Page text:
Matthew E. Goldman
TPOL S 340
Investigates crises that plague the Middle East. Critically examines a wide range of viewpoints on these issues.
This class will introduce students to the recent history of the Middle East as well as apply theories from political science to attempt to better understand some of today’s key issues: Why is there such tension between the United States, Israel, and Iran over Iran’s nuclear program? Why does violence continue to plague Iraq almost a decade after the overthrow of the government of Saddam Hussein? Why have we seen such different outcomes arising from the protests against authoritarian regimes in Egypt, Tunisia, and Syria? Why did Israelis and Palestinians attempt to make peace in the 1990s, and why did this process fail? By applying political science theories to today’s headlines, we aim to both increase our understanding of the contemporary Middle East as well as deepen our ability to think critically about the political issues that shape our world.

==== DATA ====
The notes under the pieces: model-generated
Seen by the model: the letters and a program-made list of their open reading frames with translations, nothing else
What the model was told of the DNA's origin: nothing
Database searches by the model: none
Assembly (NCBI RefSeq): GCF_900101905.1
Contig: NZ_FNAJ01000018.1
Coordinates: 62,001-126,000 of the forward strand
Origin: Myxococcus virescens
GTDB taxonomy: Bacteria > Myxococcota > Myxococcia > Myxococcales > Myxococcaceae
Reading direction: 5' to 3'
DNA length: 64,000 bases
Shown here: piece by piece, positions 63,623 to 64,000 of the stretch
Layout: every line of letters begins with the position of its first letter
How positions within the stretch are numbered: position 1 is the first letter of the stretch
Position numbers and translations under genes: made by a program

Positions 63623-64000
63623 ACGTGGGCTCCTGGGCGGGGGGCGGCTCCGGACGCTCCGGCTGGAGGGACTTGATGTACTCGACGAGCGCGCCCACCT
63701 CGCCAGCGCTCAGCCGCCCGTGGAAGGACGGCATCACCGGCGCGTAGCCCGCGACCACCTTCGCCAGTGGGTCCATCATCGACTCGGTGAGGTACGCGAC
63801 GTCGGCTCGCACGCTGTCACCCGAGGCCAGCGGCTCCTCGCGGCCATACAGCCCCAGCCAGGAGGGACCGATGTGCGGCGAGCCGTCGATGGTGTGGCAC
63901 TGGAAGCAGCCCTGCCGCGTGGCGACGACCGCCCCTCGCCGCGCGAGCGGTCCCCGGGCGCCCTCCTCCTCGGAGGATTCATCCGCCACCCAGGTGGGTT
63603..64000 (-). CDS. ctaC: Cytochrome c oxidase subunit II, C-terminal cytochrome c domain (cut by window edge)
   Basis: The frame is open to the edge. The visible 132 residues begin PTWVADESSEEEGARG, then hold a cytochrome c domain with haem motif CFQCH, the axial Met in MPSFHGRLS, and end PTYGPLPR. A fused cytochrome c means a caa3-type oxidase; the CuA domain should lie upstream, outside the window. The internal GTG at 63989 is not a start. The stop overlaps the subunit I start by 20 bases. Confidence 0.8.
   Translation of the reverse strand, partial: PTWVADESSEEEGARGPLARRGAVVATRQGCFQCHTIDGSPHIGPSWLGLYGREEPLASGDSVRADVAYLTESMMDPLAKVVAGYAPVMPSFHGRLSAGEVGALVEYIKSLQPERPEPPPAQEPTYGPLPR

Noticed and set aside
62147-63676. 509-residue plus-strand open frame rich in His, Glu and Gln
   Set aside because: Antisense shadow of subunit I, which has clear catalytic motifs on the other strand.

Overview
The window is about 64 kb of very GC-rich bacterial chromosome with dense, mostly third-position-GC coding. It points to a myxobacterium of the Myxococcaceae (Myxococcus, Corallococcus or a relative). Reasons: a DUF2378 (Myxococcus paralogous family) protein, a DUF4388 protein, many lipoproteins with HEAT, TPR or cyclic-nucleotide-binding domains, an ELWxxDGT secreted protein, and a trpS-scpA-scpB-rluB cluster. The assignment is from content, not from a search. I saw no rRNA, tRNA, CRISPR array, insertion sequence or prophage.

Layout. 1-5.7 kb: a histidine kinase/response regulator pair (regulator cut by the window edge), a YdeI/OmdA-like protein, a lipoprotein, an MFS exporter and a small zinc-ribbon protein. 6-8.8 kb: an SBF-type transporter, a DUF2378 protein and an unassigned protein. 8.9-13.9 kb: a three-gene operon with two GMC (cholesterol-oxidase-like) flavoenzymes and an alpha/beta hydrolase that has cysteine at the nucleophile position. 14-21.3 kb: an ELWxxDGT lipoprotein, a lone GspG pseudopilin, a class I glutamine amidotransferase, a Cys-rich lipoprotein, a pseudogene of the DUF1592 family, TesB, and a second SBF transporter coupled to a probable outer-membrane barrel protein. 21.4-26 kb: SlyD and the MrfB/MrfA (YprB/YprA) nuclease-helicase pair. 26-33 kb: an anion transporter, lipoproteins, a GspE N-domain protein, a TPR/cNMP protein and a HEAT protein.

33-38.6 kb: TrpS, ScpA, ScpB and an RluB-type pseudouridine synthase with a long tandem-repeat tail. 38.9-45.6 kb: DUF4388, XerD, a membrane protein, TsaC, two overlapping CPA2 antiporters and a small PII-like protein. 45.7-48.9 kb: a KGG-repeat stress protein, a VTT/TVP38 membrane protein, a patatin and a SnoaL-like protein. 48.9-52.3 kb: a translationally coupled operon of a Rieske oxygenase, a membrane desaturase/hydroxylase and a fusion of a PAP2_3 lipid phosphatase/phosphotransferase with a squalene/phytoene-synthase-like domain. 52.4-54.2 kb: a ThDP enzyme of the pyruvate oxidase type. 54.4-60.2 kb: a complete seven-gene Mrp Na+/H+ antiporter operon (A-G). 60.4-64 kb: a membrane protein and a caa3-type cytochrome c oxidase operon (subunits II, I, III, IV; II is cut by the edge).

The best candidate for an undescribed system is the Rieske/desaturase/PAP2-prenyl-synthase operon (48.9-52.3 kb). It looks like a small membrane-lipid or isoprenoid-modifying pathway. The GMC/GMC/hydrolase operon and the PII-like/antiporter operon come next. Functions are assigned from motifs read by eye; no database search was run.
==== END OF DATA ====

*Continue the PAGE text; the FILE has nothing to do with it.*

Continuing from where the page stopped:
Student learning goals
1. Understand the nature and history of the current state-system in the Middle East today
2. Identify the key identity groups in the Middle East as well as the impact of identity on the politics of the region
3. Discern the roots of today’s Middle Eastern states in the Ottoman and colonial pasts
4. Critically evaluate theories seeking explain the pervasiveness of authoritarianism in the Middle East
5. Analyze the roles of interests, rationality, culture, and emotion in interstate and intrastate conflicts
6. Understand and take well-argued positions on debates surrounding four key issues in the Middle East: the instability in Iraq following the 2003 overthrow of Saddam Hussein; the confrontation between the US, Israel, and Iran over Iran’s nuclear enrichment program; the ongoing Israel-Palestine conflict; and the “Arab Spring” uprisings against authoritarian rule in several Arab countries.
General method of instruction
Class assignments and grading